So, if I have her as a fairly prominent character in my story, it almost feels as though I actually HAVE TO show off her bringing someone back from the dead. But, here's the problem. I don't have any good plot consistent way to actually kill off a character without making it feel shoe-horned in.

In other words, I have the exact opposite problem of most people in this whole resurrection thing. Most people make the resurrection feel cheap and shoe-horned in. In my case, I have the ground work put very well in place for a resurrection to take place. My issue is that I do not have a good plot-relevant way to kill off a character.

So, how do I kill off a character in order for them to become subject to Amashilama's resurrection magic without making it LOOK like the only reason I killed them off is to have them become subject to Amashilama's resurrection magic?
If you don't want to make the resurrection feel like 'it happen because a god did it and the author demand it', make sure there is a huge cost doing so, like really huge, like if you resurrected someone, Amashilama will die or something(the same level as that.)

(P.S. if you use an insignificant character to die, it would still feel cheap. Resurrection is a big deal after all.)
 
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AliceShiki

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Don't make it a shoehorned in thingy? Slowly develop things to a point where a character eventually dies.

You want someone to die, then lead the story in a way that the death doesn't come off as cheap and instead as something that is natural and expected.

I dunno the details of your story to say anything else, I didn't read it. Just go and make a sensible reason for a character to die. Make it make sense, then all is well.
 

Marmalade

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Make a loveable charater sacrifice themselves in a dangerous situation. a situation where the only one that could save them would be the likeable character. or make a kuudere character die smiling happily because they finally felt useful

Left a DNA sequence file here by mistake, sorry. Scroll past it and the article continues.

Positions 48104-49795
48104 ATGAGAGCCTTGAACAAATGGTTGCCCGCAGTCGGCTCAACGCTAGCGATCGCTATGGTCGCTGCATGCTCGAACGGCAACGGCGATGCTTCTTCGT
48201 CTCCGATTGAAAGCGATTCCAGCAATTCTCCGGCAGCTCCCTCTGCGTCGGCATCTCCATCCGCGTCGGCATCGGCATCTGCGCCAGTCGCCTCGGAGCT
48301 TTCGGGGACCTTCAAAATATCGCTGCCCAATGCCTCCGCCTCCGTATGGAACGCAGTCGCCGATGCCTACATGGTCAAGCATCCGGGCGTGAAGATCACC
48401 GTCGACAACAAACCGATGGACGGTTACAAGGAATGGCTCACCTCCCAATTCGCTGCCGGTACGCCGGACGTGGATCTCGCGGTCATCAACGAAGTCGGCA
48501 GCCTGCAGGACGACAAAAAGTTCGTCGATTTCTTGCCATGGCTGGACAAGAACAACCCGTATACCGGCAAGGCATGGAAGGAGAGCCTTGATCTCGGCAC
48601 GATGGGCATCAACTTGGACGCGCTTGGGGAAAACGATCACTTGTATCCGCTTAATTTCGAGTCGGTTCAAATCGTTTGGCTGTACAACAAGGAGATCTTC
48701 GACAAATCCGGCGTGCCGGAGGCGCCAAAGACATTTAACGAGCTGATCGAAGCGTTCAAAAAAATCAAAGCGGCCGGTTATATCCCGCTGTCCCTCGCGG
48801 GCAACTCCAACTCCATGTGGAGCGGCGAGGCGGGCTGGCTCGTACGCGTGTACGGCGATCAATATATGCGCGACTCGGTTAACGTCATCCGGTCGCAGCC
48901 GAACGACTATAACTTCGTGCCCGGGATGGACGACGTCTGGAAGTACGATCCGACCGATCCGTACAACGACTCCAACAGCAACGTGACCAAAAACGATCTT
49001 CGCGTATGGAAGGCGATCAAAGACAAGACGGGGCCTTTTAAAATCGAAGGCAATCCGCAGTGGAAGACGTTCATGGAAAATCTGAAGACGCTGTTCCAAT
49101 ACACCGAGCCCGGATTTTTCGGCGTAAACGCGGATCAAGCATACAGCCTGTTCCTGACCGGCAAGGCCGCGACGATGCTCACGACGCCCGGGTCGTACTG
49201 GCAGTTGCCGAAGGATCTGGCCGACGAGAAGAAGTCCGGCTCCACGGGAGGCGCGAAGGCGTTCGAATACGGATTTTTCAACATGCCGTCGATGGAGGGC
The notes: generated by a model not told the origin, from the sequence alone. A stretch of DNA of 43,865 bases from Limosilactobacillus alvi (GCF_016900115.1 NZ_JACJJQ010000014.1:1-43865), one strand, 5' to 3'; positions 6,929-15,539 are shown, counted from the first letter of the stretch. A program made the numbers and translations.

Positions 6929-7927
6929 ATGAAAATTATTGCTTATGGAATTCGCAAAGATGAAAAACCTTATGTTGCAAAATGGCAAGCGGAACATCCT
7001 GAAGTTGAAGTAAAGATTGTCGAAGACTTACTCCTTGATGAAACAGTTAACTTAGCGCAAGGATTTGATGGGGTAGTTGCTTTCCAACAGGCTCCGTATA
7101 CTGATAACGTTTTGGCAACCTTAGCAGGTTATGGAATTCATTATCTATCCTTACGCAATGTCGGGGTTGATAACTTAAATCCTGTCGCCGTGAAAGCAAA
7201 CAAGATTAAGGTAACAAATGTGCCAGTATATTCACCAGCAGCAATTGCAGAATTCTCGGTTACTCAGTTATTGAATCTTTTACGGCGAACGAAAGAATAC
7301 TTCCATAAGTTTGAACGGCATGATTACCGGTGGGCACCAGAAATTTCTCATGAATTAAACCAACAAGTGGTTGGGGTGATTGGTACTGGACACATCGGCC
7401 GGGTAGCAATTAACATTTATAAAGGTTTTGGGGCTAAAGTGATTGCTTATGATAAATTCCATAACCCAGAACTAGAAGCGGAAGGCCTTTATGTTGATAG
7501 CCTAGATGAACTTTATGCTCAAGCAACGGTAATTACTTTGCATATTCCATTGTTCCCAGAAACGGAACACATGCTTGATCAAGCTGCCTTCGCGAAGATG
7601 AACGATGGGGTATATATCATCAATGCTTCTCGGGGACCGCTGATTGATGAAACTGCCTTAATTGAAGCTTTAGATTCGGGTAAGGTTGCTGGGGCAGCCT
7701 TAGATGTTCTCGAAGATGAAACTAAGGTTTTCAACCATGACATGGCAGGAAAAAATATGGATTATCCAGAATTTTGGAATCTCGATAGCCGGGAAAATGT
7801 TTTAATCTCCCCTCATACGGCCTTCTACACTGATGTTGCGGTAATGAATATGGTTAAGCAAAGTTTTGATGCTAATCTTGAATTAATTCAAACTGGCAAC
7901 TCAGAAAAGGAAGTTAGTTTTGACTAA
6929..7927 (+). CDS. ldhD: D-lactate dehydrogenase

Comiak

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Foreshadow. Give readers hints or even outright say that resurrection is more of a trade of life. Once everything is set up just cross the line. You don't have to do any acrobatic jumps or somersaults, just listen to your instincts as a writer.
 

Jemini

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Foreshadow. Give readers hints or even outright say that resurrection is more of a trade of life. Once everything is set up just cross the line. You don't have to do any acrobatic jumps or somersaults, just listen to your instincts as a writer.

Thanks everybody who has made a comment like this, but as explained in the OP, I have already laid the groudwork to make it so the resurrection will not feel cheap.

The problem is, I don't actually have someone to kill to use said well-prepared resurrection on. The plot simply is not structured with someone's death in mind.
 

BearlyAlive

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Just in-medias-res it if you know the how ond who but don't really know the why.
Timejump to the death and resurrection, then tell why it happened. You could also use the whole thing to introduce or re-introduce some old/new characters that are relevant to what is happening.
 

LostLibrarian